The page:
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MAIDEN

The Whitbread Race and Maiden's Performance
The Whitbread Round the World Race began in 1973, sponsored by Britain's Whitbread, a brewery that evolved into a hotel and hospitality chain. The race, held every three years, switched sponsors in 2001 and is now known as the Volvo Ocean Race.

Maiden competed in the 5th WRTWR which comprised several classes of different boat sizes and six legs totalling 32,000 nautical miles. In more recent years, smaller yachts such as Tracy Edwards' 58-foot Maiden no longer run the Volvo Ocean Race, which is dominated by bigger yachts racing more and shorter legs.

Maiden won two of the legs, the longest and shortest, in the 5th WRTWR and came in second overall in her class, the best result for a British boat in 17 years, and still remaining the best result ever for an all-female crew.

6 legs of the 5th WRTWR 1989-90:
1. September 2, 1989, Southampton, England to Punta del Este, Uruguay, 5,938 miles; observers and commentators professed surprise that Maiden managed to finish the first leg, third out of four in their class.
2. October 28, 1989, Punta del Este to Fremantle, Australia, the Southern Ocean crossing, 7,260 miles. As skipper, Tracy determined navigation, choosing the daring strategy of sailing the most southerly route, which was most direct but also challenging, with huge seas and icebergs. 52 days at sea in extreme conditions. 'Creighton's Naturally,' a contestant in a larger boat class, lost two men overboard in frigid seas. They were recovered with hypothermia. Maiden was the closest vessel, and the medic onboard, Claire Warren, instructed the Creighton's crew by radio in resuscitating the men. One survived. Maiden won the 2nd leg for her class.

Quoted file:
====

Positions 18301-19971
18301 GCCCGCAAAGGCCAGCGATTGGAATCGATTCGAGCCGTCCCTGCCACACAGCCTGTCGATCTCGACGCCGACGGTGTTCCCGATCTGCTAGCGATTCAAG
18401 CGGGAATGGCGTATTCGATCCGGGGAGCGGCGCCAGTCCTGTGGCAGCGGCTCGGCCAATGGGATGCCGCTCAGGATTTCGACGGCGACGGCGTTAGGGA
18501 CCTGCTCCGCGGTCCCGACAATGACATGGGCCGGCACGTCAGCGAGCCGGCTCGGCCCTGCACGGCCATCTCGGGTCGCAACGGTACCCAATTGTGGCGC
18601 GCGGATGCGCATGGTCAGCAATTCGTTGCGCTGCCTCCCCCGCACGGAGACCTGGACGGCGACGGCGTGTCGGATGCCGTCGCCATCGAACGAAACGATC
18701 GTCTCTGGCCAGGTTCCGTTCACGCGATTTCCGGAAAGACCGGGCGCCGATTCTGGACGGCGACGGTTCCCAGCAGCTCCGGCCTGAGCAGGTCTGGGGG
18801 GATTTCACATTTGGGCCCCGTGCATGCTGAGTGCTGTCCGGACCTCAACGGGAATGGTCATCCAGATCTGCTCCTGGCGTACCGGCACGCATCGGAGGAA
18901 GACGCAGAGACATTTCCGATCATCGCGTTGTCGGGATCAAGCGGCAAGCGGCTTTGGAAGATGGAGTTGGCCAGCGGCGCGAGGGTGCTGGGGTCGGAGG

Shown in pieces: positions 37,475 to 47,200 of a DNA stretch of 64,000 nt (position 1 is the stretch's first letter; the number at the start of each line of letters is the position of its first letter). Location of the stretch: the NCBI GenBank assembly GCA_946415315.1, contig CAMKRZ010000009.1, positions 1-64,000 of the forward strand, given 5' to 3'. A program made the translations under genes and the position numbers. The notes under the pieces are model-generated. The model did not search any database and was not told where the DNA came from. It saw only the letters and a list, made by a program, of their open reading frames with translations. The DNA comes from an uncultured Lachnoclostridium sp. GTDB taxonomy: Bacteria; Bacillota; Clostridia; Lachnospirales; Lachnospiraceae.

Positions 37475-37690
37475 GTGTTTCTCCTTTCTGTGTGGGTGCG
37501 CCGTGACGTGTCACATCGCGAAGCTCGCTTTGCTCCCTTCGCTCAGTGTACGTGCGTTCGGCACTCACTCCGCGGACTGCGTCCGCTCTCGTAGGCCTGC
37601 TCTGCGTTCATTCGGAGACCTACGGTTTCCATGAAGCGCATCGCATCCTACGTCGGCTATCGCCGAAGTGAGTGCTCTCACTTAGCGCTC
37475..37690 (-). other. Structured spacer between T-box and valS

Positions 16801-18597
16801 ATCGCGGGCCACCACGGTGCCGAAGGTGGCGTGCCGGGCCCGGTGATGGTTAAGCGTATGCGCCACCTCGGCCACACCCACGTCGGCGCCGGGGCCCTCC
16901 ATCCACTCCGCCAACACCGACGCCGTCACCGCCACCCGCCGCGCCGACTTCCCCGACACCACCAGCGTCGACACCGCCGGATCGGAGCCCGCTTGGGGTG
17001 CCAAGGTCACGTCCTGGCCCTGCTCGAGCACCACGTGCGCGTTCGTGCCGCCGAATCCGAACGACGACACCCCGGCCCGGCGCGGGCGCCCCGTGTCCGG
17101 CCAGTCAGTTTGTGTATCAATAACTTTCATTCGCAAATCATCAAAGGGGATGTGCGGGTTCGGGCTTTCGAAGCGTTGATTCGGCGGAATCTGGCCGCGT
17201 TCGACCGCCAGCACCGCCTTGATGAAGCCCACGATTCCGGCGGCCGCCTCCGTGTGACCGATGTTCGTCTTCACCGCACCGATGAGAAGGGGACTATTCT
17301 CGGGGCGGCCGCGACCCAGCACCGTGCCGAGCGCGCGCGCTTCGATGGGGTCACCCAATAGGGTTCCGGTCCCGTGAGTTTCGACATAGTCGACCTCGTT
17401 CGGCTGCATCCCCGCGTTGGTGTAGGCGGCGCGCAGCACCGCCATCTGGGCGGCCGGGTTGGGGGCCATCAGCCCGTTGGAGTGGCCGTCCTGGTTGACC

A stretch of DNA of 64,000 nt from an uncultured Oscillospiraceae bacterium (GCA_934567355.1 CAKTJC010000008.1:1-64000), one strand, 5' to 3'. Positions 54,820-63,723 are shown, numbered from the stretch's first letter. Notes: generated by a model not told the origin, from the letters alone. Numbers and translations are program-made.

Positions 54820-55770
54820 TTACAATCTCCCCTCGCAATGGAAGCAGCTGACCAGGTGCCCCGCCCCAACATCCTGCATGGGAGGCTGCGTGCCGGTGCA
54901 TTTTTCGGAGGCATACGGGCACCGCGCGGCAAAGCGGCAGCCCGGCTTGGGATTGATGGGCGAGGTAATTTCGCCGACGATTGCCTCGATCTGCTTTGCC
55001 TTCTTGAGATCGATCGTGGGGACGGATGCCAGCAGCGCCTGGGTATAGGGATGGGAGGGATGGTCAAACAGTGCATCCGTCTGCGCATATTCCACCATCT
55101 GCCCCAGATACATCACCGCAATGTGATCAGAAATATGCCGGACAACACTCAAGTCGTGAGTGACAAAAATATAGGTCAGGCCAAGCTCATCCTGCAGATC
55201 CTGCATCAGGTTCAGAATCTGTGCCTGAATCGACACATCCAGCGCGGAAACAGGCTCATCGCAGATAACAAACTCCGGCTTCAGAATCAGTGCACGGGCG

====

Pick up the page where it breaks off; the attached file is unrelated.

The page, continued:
3. December 23, 1989, Fremantle to Auckland, New Zealand, 3,272 miles, the shortest leg. Maiden again wins this leg.
4. February 4, 1990, Auckland to Punta del Este, 6,255 miles. Over this and the following leg, the 18-hour overall lead time in class that Maiden had built up on her winning legs 2 and 3 evaporated on legs 4 and 5 due to 100 days at sea with little wind followed by pounding waves that caused a leak around the mainmast. With the boat taking on water in open sea, the crew was able to find and patch the leak, but time was lost.
5. March 17, 1990, Punta del Este to Ft. Lauderdale, Florida, 5,475 miles. By the end of this leg, Maiden was 16 hours behind the class leader, the Belgian boat Rucanor.
6. May 5, 1990, Ft. Lauderdale to Southampton, 3,818 miles. Despite low wind, Maiden regains some time in this leg. When Rucanor is stuck on a sand bank off the coast of England Maiden is just behind her. L'Esprit de Liberte wins the leg and the overall race in Division D with Maiden second and Rucanor placing third. But for the thousands of spectators on shore and the swarm of yachts and dinghies accompanying Maiden into port, it was a momentous triumph for the hometown yacht Maiden, her intrepid crew, and her inspiring skipper, Tracy Edwards.

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